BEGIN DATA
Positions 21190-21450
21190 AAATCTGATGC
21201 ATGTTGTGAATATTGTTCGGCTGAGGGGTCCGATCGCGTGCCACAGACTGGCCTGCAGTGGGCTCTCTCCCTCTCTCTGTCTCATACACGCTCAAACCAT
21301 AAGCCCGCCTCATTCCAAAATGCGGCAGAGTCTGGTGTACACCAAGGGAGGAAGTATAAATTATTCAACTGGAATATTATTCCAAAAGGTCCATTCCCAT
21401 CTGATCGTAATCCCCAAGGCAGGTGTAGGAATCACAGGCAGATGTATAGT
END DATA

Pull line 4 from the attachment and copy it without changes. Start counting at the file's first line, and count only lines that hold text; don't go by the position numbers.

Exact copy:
21301 AAGCCCGCCTCATTCCAAAATGCGGCAGAGTCTGGTGTACACCAAGGGAGGAAGTATAAATTATTCAACTGGAATATTATTCCAAAAGGTCCATTCCCAT